Basel Committee issues guidance on sound credit risk assessment and valuation for loans

Press release  | 
14 June 2006

The Basel Committee on Banking Supervision released today Sound credit risk assessment and valuation for loans, a paper addressing how common data and processes related to loans may be used for assessing credit risk, accounting for loan impairment and determining regulatory capital requirements. The guidance supersedes Sound practices for loan accounting and disclosure, published by the Committee in July 1999.

This paper discusses necessary processes for banks in sound credit risk assessment, valuation and control and the responsibilities of boards of directors and senior management to maintain appropriate provisions for loan losses. The paper also provides guidelines for how supervisors should evaluate the effectiveness of a bank's credit risk policies and practices when assessing the appropriateness of their credit risk assessment process, loan loss provisions and regulatory capital. It highlights provisioning concepts intended to be consistent with prudential and accounting frameworks. As noted within the paper, this supervisory guidance is not intended to set forth additional accounting requirements beyond those established by robust accounting standards.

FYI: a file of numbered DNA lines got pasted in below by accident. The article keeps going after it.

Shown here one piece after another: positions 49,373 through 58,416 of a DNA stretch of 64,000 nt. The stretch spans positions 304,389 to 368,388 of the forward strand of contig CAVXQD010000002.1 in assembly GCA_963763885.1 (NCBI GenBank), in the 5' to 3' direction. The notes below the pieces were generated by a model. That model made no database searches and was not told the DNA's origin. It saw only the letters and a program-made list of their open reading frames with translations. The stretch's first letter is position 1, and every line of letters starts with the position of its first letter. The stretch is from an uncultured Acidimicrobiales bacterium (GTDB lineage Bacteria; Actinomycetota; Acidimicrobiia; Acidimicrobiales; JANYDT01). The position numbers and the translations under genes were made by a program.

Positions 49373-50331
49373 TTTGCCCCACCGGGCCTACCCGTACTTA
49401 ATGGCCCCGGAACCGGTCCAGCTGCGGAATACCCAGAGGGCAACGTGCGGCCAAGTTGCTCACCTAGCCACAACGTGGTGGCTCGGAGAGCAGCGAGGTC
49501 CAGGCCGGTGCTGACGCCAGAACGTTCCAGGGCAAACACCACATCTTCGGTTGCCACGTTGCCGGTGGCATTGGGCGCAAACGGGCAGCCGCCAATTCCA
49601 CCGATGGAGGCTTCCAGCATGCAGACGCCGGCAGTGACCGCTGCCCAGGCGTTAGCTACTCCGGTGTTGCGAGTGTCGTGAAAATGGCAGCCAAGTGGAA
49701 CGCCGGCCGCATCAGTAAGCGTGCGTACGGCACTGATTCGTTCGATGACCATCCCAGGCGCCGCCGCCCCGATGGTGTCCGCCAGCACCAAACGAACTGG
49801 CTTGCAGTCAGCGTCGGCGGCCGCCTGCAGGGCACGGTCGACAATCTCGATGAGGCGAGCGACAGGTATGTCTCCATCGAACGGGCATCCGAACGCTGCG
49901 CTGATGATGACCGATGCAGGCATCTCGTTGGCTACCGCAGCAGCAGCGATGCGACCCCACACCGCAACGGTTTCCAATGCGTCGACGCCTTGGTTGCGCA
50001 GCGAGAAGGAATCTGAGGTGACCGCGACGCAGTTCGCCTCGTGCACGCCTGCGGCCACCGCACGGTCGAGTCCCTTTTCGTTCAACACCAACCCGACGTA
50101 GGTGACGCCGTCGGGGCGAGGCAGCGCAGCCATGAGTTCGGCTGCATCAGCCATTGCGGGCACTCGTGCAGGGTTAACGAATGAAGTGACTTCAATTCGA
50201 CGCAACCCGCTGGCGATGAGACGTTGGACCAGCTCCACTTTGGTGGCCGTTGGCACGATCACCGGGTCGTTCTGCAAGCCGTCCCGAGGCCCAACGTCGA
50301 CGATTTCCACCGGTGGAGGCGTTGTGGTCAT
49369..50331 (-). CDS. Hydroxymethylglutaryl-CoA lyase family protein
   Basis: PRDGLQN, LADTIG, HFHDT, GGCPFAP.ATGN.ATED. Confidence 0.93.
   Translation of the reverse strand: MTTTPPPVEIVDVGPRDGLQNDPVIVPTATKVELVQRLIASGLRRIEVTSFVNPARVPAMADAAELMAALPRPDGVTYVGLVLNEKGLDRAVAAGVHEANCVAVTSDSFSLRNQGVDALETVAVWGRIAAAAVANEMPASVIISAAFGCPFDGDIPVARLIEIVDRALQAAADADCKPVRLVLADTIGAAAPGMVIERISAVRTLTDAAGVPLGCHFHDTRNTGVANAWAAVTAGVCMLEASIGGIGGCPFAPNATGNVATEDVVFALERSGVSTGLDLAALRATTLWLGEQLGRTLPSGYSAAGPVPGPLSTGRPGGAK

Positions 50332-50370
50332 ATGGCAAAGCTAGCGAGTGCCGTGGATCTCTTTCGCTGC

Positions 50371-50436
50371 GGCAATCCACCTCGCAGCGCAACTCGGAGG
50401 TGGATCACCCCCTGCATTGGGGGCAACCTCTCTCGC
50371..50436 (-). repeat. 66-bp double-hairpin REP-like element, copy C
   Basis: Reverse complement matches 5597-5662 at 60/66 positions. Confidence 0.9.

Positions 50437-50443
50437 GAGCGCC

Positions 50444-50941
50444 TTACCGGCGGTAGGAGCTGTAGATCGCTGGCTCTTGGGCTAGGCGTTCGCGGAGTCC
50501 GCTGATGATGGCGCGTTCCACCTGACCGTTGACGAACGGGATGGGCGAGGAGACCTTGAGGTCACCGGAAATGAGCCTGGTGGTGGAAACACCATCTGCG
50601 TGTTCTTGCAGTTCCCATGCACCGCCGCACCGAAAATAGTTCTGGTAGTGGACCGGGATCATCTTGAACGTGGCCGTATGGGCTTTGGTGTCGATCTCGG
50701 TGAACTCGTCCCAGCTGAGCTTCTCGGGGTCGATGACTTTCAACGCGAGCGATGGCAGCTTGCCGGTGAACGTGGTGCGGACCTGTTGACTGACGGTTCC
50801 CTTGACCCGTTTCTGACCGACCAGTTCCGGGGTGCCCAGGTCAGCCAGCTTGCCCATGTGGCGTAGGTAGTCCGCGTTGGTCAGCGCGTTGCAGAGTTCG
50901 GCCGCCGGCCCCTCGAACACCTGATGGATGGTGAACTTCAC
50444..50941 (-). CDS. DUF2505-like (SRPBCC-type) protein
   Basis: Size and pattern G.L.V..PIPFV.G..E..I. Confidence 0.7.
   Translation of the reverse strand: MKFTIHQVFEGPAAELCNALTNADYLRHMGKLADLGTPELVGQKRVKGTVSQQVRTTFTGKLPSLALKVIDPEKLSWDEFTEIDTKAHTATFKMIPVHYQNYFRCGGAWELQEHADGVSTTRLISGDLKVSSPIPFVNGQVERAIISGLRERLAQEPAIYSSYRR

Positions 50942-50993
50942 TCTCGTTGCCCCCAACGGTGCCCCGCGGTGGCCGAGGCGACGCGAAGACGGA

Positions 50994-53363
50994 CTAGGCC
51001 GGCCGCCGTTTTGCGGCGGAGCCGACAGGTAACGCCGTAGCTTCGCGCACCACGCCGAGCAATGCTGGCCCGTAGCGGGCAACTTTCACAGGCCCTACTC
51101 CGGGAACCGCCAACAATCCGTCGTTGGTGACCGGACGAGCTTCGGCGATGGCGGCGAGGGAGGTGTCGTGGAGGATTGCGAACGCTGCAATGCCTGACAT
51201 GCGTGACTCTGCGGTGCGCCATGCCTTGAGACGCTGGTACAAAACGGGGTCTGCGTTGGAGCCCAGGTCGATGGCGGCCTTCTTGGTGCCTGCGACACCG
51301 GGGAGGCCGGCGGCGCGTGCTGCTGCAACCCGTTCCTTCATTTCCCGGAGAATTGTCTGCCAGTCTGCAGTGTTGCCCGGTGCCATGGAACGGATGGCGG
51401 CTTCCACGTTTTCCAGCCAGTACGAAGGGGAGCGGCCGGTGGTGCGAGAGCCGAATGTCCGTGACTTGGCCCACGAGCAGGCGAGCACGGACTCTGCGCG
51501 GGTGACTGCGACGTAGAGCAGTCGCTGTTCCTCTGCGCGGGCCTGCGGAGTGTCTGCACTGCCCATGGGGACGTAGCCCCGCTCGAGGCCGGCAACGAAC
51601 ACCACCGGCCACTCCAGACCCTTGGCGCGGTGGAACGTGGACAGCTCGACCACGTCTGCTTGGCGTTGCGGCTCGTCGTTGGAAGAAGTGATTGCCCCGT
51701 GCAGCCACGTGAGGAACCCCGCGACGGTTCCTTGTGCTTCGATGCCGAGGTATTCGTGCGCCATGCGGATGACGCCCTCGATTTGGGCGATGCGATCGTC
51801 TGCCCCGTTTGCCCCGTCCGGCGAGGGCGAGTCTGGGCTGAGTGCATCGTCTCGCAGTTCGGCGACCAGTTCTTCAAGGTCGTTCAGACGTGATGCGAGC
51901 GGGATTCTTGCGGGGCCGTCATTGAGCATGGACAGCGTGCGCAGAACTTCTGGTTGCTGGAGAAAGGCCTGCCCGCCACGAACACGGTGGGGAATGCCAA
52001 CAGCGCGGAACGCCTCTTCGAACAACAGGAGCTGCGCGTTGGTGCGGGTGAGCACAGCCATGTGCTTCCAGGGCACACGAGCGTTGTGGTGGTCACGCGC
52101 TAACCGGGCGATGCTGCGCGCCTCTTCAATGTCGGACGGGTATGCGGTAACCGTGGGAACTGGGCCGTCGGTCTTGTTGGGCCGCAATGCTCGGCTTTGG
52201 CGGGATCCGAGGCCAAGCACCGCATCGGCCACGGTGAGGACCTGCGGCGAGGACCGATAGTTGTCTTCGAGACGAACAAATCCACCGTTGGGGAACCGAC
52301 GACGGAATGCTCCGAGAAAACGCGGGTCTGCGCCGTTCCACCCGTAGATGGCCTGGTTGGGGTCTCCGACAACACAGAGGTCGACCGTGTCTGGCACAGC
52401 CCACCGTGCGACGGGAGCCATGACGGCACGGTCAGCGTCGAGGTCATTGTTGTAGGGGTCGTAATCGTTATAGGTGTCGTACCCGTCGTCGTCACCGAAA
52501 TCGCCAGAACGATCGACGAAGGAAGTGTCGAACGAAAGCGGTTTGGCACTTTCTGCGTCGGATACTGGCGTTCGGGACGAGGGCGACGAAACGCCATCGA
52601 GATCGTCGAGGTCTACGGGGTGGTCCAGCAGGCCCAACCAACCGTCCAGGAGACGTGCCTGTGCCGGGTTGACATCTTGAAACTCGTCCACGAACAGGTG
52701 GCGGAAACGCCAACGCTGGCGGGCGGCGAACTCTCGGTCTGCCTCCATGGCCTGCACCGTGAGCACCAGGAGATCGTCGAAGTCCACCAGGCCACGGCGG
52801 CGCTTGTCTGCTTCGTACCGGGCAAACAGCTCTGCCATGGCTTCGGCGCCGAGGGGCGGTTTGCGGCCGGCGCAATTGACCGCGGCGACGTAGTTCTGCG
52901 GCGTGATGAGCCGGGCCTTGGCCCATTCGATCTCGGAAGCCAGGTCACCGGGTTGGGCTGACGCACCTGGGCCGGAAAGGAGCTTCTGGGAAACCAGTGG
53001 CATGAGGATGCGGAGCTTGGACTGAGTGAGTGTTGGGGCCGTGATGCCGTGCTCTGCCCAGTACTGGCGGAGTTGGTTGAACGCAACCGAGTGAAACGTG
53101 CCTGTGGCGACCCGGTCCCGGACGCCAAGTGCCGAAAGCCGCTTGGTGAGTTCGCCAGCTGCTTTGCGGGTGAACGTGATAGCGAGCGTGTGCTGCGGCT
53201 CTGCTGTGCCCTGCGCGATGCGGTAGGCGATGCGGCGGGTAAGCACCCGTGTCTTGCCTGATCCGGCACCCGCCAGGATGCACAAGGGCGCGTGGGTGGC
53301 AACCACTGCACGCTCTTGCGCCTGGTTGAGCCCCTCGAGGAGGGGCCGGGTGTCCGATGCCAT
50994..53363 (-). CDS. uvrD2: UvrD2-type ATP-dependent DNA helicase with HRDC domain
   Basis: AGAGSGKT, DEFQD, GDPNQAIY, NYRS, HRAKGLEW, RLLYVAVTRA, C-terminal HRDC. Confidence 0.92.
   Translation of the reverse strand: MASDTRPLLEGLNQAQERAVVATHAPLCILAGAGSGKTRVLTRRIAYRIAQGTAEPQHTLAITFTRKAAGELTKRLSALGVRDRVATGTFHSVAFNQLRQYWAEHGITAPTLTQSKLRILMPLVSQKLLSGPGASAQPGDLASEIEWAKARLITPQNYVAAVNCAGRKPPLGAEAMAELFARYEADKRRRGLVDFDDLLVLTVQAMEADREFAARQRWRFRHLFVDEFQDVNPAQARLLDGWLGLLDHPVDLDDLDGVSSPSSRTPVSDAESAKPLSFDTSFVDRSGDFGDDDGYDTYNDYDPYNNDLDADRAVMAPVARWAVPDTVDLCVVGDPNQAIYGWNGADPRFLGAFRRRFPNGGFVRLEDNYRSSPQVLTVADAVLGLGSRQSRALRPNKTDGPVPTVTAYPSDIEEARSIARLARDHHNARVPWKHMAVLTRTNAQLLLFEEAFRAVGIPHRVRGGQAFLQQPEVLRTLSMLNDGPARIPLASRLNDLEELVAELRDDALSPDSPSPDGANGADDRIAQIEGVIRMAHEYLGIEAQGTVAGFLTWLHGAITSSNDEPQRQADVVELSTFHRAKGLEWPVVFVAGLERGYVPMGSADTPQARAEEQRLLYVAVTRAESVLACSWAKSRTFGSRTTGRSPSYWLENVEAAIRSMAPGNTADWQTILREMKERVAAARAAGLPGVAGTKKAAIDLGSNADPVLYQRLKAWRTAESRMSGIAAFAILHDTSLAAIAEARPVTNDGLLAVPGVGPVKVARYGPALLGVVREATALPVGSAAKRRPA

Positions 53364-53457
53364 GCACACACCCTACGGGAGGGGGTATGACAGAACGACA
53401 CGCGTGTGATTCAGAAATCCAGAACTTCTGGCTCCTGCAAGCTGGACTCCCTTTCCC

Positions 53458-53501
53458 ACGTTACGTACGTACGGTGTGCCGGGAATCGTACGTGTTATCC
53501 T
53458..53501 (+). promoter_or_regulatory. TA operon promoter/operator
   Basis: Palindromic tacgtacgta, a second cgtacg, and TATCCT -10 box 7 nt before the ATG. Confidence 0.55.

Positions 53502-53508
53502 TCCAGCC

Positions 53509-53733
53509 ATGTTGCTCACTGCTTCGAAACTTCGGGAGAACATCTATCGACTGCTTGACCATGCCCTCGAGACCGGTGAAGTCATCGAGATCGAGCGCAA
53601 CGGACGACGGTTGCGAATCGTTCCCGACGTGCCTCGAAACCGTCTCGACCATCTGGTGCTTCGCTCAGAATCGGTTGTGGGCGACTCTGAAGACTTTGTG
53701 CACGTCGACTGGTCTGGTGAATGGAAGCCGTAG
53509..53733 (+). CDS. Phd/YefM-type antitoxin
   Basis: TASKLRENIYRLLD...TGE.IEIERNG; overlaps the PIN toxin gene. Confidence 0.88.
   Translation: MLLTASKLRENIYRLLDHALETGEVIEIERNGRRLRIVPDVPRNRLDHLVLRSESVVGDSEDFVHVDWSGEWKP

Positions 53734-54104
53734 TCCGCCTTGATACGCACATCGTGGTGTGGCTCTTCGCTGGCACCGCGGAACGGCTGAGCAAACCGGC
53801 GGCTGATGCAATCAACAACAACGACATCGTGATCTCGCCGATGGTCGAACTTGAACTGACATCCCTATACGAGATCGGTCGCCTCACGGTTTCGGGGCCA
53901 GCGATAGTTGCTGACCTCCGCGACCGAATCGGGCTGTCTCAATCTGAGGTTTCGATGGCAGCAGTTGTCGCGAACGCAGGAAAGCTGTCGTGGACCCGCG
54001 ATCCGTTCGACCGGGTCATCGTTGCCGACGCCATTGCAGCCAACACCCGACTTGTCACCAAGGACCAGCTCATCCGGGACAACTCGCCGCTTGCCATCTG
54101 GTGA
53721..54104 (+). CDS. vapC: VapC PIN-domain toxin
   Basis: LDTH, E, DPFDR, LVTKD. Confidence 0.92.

Mr Jaime Caruana, Chairman of the Basel Committee on Banking Supervision and Governor of the Bank of Spain, said today, "Sound credit risk assessment and valuation processes are essential if banks are to recognise deterioration in credit quality in an adequate and timely manner. Such thorough processes will promote more meaningful capital requirements and financial market stability."

Professor Arnold Schilder, member of the Basel Committee, Chairman of its Accounting Task Force and Executive Director at the Netherlands Bank, remarked "This paper is relevant to all banks and is more principles-based than the loan accounting guidance, which it supersedes. The practices it describes are relevant regardless of the accounting framework applied or the approach used in calculating credit risk regulatory capital requirements."